What compelled me to write Warm Cup of Wisdom?
Surprisingly, new questions register in life right when you might have assumed you should be older and wiser.
A few years ago, I found myself agonizing over several personal relationships gone awry. I had long talks with friends and checked out self-help books, but things didn’t improve much. My mantra – “calm, wise, kind” – wasn’t working. In my mid-fifties, I thought I would be wiser.
Talking with other friends my age – baby boomers and beyond – I found I was not alone. One was facing an empty nest and feeling anxious about finding a new direction. One was torn by a blowup with her brother. One faced divorce, another the death of her husband. Another went back to school for a degree in something new but wasn’t sure how to proceed. Most of us could have used a mentor.
So I decided to be pro-active. I realized I knew several women, about a generation older, who seemed resilient and resourceful, calm and clear-headed. Many of them had weathered traumas and made successful transitions at midlife. As a former reporter, I knew how to interview people. What would happen, I thought, if I asked them these questions and gathered their answers in one place?
Warm Cup of Wisdom: Inspirational Insights on Relationships and Life is the result. Based on the issues my friends and I were facing, I created a list of twenty questions any self-reflective person might want to discuss. Then I sat down with nine women, one by one, and asked them each the same questions. Far from reticent, they were open and honest. Their answers, varied and complex, surprised and delighted me. No single roadmap works for everyone. But once I gathered their insights for this book, I realized I had, at the very least, nine new mentors.
What do I hope readers will get out of Warm Cup of Wisdom?
Seeking wisdom, I discovered, can be a life practice. Getting wiser with age is not a given. But it’s possible, if you set about it with a clear intention, reach out to people, and dare to ask questions. This book can help readers get started.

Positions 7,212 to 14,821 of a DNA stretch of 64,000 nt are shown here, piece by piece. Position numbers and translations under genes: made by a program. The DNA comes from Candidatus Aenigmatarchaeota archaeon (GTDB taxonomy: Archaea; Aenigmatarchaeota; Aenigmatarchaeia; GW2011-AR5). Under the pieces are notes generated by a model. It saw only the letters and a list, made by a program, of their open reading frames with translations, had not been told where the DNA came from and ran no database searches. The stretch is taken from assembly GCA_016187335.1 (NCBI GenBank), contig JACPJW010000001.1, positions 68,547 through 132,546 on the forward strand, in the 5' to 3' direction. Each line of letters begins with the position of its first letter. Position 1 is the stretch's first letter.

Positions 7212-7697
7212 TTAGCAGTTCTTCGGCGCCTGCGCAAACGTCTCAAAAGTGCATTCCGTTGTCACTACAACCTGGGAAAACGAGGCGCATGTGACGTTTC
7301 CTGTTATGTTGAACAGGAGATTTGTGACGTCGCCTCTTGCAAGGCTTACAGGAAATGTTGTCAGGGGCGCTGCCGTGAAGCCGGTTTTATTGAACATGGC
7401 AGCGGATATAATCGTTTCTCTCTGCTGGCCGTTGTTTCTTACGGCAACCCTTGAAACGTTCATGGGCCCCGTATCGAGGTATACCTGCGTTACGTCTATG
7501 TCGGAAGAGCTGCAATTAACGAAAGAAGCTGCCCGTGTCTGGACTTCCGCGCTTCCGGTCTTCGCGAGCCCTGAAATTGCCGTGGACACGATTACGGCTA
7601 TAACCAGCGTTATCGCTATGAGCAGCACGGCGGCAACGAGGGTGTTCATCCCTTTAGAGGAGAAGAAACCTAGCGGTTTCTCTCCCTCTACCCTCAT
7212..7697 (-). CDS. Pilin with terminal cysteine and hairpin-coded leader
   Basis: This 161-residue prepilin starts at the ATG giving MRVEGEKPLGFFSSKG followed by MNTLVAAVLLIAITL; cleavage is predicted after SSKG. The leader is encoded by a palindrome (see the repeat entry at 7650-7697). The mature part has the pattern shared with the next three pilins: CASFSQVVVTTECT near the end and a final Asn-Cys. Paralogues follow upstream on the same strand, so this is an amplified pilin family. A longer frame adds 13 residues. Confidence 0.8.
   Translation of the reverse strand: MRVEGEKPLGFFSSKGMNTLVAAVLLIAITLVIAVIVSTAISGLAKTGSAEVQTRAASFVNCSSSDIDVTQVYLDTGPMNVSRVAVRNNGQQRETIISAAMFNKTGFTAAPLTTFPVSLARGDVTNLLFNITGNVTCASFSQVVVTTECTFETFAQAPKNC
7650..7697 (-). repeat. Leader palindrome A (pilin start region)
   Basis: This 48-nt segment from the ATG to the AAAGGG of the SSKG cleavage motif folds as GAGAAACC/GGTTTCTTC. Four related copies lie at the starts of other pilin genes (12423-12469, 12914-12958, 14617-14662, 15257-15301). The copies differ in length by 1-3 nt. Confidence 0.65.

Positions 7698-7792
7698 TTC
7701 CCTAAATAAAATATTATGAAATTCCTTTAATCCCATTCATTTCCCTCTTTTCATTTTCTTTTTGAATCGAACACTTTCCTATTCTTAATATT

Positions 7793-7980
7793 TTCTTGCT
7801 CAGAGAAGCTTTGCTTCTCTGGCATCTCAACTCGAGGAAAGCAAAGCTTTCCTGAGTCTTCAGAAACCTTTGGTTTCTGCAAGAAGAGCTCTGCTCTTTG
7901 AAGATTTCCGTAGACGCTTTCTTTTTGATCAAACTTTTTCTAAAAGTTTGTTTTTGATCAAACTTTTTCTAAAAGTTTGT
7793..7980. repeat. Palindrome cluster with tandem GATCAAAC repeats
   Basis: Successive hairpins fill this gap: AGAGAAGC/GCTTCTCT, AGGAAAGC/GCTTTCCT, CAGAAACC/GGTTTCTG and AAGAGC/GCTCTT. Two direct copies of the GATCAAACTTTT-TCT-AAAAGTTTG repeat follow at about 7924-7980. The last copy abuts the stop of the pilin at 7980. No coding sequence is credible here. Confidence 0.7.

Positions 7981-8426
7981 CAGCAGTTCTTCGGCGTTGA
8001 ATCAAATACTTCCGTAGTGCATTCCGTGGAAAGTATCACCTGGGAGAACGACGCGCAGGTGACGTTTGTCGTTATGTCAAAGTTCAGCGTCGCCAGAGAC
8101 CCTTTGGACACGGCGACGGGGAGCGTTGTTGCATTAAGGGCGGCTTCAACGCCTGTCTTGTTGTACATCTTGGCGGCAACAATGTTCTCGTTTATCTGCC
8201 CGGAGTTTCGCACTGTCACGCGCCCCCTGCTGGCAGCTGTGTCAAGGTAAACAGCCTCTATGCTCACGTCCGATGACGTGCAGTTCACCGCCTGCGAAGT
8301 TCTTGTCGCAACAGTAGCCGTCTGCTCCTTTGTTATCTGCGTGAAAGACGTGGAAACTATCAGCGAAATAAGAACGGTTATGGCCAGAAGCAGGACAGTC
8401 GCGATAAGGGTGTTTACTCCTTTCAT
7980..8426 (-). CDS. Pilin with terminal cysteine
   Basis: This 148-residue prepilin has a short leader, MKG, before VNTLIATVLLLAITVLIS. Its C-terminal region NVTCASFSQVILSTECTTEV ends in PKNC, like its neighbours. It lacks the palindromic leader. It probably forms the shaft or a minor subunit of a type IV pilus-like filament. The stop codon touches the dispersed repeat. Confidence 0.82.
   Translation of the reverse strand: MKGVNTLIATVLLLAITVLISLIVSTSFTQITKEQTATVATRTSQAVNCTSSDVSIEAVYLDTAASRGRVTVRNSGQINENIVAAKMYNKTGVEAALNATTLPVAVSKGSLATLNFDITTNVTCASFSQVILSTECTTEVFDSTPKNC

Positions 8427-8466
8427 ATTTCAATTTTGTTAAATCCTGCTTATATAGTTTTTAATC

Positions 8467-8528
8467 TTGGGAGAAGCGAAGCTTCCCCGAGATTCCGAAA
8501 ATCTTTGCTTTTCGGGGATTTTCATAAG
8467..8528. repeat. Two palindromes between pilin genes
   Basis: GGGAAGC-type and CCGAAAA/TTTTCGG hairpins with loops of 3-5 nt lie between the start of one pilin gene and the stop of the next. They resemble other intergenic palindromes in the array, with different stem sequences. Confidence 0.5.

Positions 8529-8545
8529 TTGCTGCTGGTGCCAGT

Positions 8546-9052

First, the book contains specific pragmatic approaches to common problems – a set of “mental tools” that can help reshape the way we think and react. Whatever issues you’re facing now, you can jump to the relevant chapters. The stories may inspire you and give you concrete ideas. A list of “takeaways” at the end of each chapter is handy for quick reference.
Second, I hope I have modeled a way of seeking wisdom. You can go to people you admire and ask them to tell you their outlook on life’s major challenges. Despite their busy lives, I found that some people love to be asked. By opening up and asking pointed questions, you may build a closer relationship with someone you know and feel the warmth of getting closer to a mentor. In the future, you can go to that person when you face a particular problem.
Also, I hope that the twenty questions in this book will spark many lively discussions between you and your friends. These questions deal with important stuff, relevant to just about anyone – men and women of any age, of any religion or national origin. Whether you belong to a book club, a religious group, or a set of classmates, I hope you will pick one or two of these questions and start a lively, meaningful conversation. Not only might this give you some ideas you hadn’t thought of before, it might also bring you closer to your friends and provide mutual support that enriches your life.
You don’t have to be wise to start on this journey.
How did writing Warm Cup of Wisdom change my outlook on life?
Wisdom, I discovered, can be found among ordinary people – especially our elders. I realized that I don’t need to limit myself to reading books by Mother Theresa or the Dalai Lama or Deepak Chopra to get inspirational insights. I can find wisdom in ordinary people I know.
Writing this book also gave me a new outlook on aging. America is famous for being a youth-oriented culture, valuing energy and doing. We try to hide our advancing age with wrinkle creams and hair dye. In other cultures, older people are treasured and consulted as wisdom-keepers. I learned firsthand how important it is to validate and value the wisdom of our elders.
Recently, I turned sixty. Instead of trying to ignore my birthday as an embarrassment, I embraced it with a new attitude. By coincidence, the proof copy of this book arrived at the same week as my birthday. To celebrate the book – and get their blessings – I gathered with the women I interviewed. In one woman’s sunny back patio, we drank iced tea and ate tea sandwiches without the crusts. These wise elders read poems and gave me advice and turned it into an event welcoming me into elderdom. With them as role models, I can look forward to a new stage of life with more self-understanding, better relationships, compassion, and a meaningful role to play. Someday I can become a sage.
You know, I never sat down with my mother and asked her these questions. I assumed she would be reluctant to answer such personal questions. Yet the women I interviewed were not. Last year, at the age of 92, my mom died. I wish I had at least tried.